A French court has sentenced businessman Arnaud Mimran to eight years in jail and a €1 million fine, for his role in a €283 million carbon tax fraud. The scam took place from November 2008 to June 2009, during which time the scammers pocketed €283 million in non-paid VAT on €1.4 billion worth of emission allowances.
In March 2015, Bloomberg quoted Jens Frølich Holte, political adviser to Norway’s Minister for Climate and Environment, as saying that, “Carbon trading can speed up the global transition away from a fossil economy. Trade creates benefits and this is as true for carbon as it is for other commodities.”
In 2011, carbon markets traded a total of €96 billion worth of pollution allowances and carbon credits. In 2012, the figure was €62 billion. In 2013, it fell to €38.4 billion. The price of EUAs (EU Allowances) has fallen from €18 in 2011 to €5.
The European Trading System suspended spot trading in carbon credits on 19 January 2011, after 475,000 EU carbon dioxide emissions allowances (EUAs) were stolen from the Czech Republic’s carbon registry. The theft was discovered at 8:00 a.m. on 19 January 2011, by which time the thieves had already sold the credits.
The EU outlined its plans for carbon markets in relation to forests at a press conference today (5 December 2008) in Poznan. The EU aims “to halve the total forested area loss in the tropics by 2020, and to halt the global forest cover loss completely by 2030 at the latest” and estimates that this will cost somewhere between €15 and €25 billion a year.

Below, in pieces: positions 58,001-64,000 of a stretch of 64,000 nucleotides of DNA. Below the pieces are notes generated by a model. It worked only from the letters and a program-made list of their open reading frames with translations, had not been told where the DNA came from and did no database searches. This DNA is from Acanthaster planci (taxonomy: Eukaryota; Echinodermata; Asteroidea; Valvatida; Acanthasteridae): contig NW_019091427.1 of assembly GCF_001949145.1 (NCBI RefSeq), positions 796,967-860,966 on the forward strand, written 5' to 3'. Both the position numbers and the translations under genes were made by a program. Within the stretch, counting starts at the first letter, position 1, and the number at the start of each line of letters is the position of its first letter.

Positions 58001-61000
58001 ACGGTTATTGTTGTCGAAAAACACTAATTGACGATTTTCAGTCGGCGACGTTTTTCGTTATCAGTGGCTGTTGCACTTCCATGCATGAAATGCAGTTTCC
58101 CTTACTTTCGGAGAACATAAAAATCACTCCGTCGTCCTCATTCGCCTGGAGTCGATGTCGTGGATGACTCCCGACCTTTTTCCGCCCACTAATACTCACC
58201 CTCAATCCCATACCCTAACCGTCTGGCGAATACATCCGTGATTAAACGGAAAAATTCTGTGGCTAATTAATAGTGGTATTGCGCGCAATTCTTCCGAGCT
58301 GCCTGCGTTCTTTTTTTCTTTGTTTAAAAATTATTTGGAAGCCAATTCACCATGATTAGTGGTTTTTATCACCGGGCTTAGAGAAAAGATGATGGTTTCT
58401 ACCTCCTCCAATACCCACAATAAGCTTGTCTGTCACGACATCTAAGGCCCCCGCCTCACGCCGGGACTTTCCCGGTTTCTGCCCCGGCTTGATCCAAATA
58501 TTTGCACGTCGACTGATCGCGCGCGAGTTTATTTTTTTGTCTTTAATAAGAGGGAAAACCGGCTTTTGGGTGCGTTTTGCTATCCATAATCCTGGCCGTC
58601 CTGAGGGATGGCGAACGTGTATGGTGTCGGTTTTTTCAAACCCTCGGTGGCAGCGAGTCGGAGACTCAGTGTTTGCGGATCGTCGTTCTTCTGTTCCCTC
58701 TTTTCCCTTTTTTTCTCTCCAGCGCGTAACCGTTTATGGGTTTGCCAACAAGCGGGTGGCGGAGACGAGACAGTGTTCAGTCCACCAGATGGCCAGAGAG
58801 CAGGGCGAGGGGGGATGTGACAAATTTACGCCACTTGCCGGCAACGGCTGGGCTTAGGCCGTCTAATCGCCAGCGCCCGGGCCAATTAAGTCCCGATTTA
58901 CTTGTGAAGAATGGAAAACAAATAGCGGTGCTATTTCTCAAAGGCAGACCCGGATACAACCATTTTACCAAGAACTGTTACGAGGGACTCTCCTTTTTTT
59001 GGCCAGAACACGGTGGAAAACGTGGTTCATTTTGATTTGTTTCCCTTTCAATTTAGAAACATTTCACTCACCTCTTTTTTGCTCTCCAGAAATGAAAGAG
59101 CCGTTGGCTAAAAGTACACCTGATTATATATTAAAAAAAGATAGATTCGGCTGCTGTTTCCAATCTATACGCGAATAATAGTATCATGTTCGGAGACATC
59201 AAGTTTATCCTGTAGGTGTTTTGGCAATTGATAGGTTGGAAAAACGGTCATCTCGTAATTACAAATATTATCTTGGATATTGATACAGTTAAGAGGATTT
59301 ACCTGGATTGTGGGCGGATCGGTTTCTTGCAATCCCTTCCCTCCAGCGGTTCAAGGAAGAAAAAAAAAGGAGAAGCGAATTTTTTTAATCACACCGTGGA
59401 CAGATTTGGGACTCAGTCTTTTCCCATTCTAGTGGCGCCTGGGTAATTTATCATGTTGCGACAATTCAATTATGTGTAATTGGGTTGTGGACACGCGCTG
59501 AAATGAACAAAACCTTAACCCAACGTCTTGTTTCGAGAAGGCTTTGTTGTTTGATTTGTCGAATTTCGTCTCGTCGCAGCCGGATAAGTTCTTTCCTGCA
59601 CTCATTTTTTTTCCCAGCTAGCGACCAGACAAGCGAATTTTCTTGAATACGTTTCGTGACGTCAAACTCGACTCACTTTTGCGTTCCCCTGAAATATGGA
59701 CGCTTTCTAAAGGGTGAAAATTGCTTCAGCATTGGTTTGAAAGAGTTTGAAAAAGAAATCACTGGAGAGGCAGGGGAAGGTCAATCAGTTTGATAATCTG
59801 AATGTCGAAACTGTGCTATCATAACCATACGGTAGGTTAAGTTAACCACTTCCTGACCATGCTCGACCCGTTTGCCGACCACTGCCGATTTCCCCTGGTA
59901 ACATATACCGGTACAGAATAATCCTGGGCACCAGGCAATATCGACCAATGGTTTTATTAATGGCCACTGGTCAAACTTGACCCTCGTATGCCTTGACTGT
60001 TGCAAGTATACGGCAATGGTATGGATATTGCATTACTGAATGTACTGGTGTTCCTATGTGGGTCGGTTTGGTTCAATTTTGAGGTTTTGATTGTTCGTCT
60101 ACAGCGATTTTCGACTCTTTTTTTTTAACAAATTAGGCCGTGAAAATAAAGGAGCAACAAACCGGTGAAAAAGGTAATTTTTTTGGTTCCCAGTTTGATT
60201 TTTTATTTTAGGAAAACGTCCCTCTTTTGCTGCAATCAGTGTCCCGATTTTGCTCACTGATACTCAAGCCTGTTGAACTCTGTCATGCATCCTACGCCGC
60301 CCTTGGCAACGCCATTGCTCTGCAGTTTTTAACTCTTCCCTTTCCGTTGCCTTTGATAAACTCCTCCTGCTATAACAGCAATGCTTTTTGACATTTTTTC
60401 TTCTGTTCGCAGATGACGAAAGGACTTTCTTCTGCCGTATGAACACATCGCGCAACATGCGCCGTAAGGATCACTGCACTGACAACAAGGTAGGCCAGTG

The European Commission will tomorrow state that it is opposed to the inclusion of forest-based carbon credits in the ETS, in a wide-ranging Communication on deforestation and how the European community plans to deal with it. The Communication will say that the aim should be to reduce deforestation by 2020 and halt it by 2030.
Conservation campaigners were misled into believing that the Worldwide Fund for Nature (WWF) supported the inclusion of ‘avoided deforestation’ credits within the the European Emissions Trading Scheme (ETS) ahead of Tuesday’s vote in the influential Environment Committee of the European Parliament.